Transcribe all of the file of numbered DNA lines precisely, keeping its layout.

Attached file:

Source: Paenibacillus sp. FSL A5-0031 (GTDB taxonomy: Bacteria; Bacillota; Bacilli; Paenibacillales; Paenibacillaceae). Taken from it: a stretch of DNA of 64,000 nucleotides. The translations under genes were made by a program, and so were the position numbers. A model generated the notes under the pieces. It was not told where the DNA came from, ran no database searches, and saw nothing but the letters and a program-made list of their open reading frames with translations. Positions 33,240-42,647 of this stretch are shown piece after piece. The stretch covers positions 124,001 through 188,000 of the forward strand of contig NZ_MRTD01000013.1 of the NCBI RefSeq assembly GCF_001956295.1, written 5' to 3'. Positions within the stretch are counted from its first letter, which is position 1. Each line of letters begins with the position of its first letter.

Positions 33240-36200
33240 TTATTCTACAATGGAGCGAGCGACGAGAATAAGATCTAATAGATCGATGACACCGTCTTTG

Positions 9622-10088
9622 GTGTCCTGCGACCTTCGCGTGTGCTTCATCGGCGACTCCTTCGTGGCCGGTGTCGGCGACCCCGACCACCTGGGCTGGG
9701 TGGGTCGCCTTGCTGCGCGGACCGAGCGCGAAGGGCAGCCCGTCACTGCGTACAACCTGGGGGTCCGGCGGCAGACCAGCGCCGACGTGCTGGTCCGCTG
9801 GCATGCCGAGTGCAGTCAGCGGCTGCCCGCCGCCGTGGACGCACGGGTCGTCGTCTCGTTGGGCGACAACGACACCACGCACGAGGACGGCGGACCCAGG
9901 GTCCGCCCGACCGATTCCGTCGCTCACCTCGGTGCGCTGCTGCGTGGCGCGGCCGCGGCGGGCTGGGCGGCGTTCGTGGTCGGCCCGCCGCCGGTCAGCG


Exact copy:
Source: Paenibacillus sp. FSL A5-0031 (GTDB taxonomy: Bacteria; Bacillota; Bacilli; Paenibacillales; Paenibacillaceae). Taken from it: a stretch of DNA of 64,000 nucleotides. The translations under genes were made by a program, and so were the position numbers. A model generated the notes under the pieces. It was not told where the DNA came from, ran no database searches, and saw nothing but the letters and a program-made list of their open reading frames with translations. Positions 33,240-42,647 of this stretch are shown piece after piece. The stretch covers positions 124,001 through 188,000 of the forward strand of contig NZ_MRTD01000013.1 of the NCBI RefSeq assembly GCF_001956295.1, written 5' to 3'. Positions within the stretch are counted from its first letter, which is position 1. Each line of letters begins with the position of its first letter.

Positions 33240-36200
33240 TTATTCTACAATGGAGCGAGCGACGAGAATAAGATCTAATAGATCGATGACACCGTCTTTG

Positions 9622-10088
9622 GTGTCCTGCGACCTTCGCGTGTGCTTCATCGGCGACTCCTTCGTGGCCGGTGTCGGCGACCCCGACCACCTGGGCTGGG
9701 TGGGTCGCCTTGCTGCGCGGACCGAGCGCGAAGGGCAGCCCGTCACTGCGTACAACCTGGGGGTCCGGCGGCAGACCAGCGCCGACGTGCTGGTCCGCTG
9801 GCATGCCGAGTGCAGTCAGCGGCTGCCCGCCGCCGTGGACGCACGGGTCGTCGTCTCGTTGGGCGACAACGACACCACGCACGAGGACGGCGGACCCAGG
9901 GTCCGCCCGACCGATTCCGTCGCTCACCTCGGTGCGCTGCTGCGTGGCGCGGCCGCGGCGGGCTGGGCGGCGTTCGTGGTCGGCCCGCCGCCGGTCAGCG